An updated version of a paper first published in ProjectTimes, March 19, 2008 © Robert McMurray & Steve Chamberlin.
Published here October 2008.

Introduction | Making Value-Based Decisions | Which Projects Should I Choose? 
And Why Hasn't My Project Started! | Modeling Resource Loads | Post-Project Value Assessments
Putting It All Together | About The Authors and 3 Olive Solutions

Which Projects Should I Choose?

How do you assess value and the criteria of value-based decisions as they apply to project prioritization? Most organizations think of project value purely in terms of financial criteria - project costs vs. benefits in dollars. However, there can be many more aspects to value - strategic benefit, risk, alignment and balance. The criteria and their individual importance will vary from organization to organization, and may change over time. The important thing is to consider all aspects of value, not just the purely financial. For example, one project may not bring a lot of financial benefits on its own. But, it might reduce risk or enable other projects that do produce significant financial benefits.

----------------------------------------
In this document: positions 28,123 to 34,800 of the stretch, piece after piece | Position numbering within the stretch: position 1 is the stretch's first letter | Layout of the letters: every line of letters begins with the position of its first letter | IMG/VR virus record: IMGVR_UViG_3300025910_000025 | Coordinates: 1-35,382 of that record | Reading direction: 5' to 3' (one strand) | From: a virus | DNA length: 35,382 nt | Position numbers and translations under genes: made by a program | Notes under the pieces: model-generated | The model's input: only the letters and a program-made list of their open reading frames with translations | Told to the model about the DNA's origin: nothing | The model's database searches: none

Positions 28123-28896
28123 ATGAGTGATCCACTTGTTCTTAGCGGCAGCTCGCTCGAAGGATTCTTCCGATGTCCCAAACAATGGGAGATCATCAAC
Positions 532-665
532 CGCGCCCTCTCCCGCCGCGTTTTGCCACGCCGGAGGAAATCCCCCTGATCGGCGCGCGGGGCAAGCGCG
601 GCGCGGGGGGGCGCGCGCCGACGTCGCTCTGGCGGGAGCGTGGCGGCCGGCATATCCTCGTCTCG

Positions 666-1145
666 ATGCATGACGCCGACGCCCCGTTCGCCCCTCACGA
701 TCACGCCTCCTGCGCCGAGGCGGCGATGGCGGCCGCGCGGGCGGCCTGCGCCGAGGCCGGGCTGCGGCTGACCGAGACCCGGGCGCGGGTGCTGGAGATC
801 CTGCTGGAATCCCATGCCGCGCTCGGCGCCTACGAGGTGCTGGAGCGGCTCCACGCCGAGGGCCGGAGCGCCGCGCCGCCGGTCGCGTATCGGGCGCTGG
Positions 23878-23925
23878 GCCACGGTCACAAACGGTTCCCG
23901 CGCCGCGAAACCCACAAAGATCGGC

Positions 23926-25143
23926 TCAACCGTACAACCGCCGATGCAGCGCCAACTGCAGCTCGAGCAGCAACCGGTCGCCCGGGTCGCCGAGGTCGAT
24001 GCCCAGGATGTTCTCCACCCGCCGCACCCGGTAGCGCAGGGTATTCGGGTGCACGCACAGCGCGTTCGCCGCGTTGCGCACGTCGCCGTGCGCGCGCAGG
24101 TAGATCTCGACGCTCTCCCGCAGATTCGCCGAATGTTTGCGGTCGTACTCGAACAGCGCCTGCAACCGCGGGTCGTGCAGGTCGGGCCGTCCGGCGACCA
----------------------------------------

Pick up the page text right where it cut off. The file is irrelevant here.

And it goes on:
By applying value-based decision methods to your project prioritization process, you will truly determine the best projects for your organization - your top initiatives. This is where the focus should be placed. The beauty is that the prioritization process need not be overly burdensome. For example, for most organizations a simple weighted scoring model combined with knowledge of alignment with business objectives is enough to assess value and make project comparisons. Once in place, this will also facilitate agreement from the executive team on the top initiatives.

Making Value-Based Decisions  Making Value-Based Decisions

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